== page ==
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Review: Groundhog Day (1993)

Groundhog Day (1993)

Directed by: Harold Ramis

Premise: A cynical TV weatherman (Bill Murray) travels to a small town in Pennsylvania to report on the annual Groundhog Day event and finds himself reliving the same day over and over again.
What Works: The filmographies of Harold Ramis and Bill Murray are a mixed record, including some of the great comedies of all time, like Caddyshack, Stripes and Ghostbusters, but their collaborations are offset by some much more forgettable titles. Groundhog Day is not quite as madcap as some of their other collaborations but it is one of the most memorable, thoughtful, and well made films in both of their careers. This movie introduces a novel premise, of a man trapped in the same day and doomed to repeat it ad infinitum. The filmmakers take full advantage of the premise, with the character passing through phases of confusion, joy, frustration, nihilism, and finally resignation. These phases allow the character and the movie to display a great range of emotions and yet the filmmakers also keep the tone consistent enough that the transition from one mood to another never feels jarring. Bill Murray is cast in the lead role and this is one of Murray’s best performances. No one plays meanness with quite the same glee as Bill Murray and his talent for this is partly to do with how Murray is able to treat people awfully and yet keep the audience on his side. Groundhog Day uses that talent to full effect. Murray gets a lot of laughs early on in the film in his mistreatment of his producer and cameraman (Andie MacDowell and Chris Elliott) as well as the rest of the community but that mistreatment pays off as Murray’s character turns a corner. This is important for the film rhetorically because it allows the audience to avoid hating themselves for loving all of Murray’s awfulness. And that is part of what works so well about Groundhog Day; this film is reminiscent of the films of Frank Capra such as It’s a Wonderful Life and Meet John Doe in that the story involves characters facing and ultimately defeating cynicism. Another of the exceptional elements of Groundhog Day is how well it is made. In order for the movie to work the continuity in the set design and in the performances has to be perfect and it frequently is. The film is also very well edited. The conceit of the film could lead it to be very repetitive but filmmakers show very good sense for when to repeat themselves and when to skip ahead in time and maintain the momentum of the picture.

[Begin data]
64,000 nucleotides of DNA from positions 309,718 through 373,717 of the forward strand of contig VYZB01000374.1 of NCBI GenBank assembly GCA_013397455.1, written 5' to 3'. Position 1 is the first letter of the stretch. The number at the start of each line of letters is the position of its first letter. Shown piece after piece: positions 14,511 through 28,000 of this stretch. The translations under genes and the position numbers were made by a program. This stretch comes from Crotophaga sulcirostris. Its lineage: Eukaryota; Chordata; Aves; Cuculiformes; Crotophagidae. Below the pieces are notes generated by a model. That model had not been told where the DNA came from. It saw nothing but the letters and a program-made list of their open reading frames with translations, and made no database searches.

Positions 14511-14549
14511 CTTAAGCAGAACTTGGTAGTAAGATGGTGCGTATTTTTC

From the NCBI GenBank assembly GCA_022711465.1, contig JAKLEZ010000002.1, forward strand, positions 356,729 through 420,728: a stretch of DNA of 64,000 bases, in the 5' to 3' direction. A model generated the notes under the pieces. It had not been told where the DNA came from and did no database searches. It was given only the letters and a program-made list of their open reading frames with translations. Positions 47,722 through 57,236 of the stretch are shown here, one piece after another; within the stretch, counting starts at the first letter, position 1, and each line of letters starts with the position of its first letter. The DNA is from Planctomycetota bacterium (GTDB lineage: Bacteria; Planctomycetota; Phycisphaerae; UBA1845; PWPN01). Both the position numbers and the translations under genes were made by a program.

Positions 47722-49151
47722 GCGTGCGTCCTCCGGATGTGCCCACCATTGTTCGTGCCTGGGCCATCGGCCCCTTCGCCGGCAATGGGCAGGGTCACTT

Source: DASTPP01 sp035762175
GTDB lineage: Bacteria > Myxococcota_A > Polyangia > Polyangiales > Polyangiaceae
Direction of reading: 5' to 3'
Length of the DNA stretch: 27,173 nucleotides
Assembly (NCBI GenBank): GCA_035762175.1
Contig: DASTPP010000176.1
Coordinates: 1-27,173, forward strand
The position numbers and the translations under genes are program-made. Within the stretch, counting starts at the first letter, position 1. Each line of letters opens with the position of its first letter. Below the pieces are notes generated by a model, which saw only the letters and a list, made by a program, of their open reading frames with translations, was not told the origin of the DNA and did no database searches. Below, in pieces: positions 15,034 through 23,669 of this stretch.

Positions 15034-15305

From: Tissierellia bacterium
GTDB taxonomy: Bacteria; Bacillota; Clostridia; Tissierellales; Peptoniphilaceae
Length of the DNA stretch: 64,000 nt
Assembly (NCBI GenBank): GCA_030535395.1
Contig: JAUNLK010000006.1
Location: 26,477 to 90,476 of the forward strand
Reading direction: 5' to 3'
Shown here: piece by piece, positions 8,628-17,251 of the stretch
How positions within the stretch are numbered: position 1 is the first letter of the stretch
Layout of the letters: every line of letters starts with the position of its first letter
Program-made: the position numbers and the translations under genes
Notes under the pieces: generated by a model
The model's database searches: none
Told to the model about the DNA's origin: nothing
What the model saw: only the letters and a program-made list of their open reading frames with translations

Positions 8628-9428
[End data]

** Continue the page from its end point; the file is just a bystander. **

What Doesn’t: How the viewer feels about Groundhog Day may ultimately depend on how cynical he or she is. After having a lot of fun with the premise in the opening half, the film begins working on rehabilitating the main character, converting him from a conceited jerk and into a sensitive and affable citizen. The trouble is that Bill Murray is most interesting to watch when he’s being obnoxious and as he becomes more genial be also becomes less entertaining. The change in Murray’s character is also subject to viewer disposition. He starts the picture as an awful human being and it is debatable whether such a person could ever make the kind of change that is displayed in this film, even within the fantastic conceit of Groundhog Day. The ending is easy and somewhat saccharine; the one major opportunity missed by the filmmakers is exploring whether Murray’s character could maintain his newfound goodness when the Groundhog Day cycle is broken. If the viewer is any kind of a cynic this question swirls over the ending of the picture and those who tread toward skepticism and misanthropy may find the conclusion of the film wanting. As it is, the ending is nice and fits tonally with the picture.

DVD extras: Commentary track, featurettess, and deleted scenes.

Bottom Line: Groundhog Day is among the best films of Harold Ramis and Bill Murray’s careers. As of late the comedy genre has been increasingly stupid and unimaginative and aspiring comic filmmakers would do well to learn from the successes of this picture.

Episode: #476 (February 2, 2014)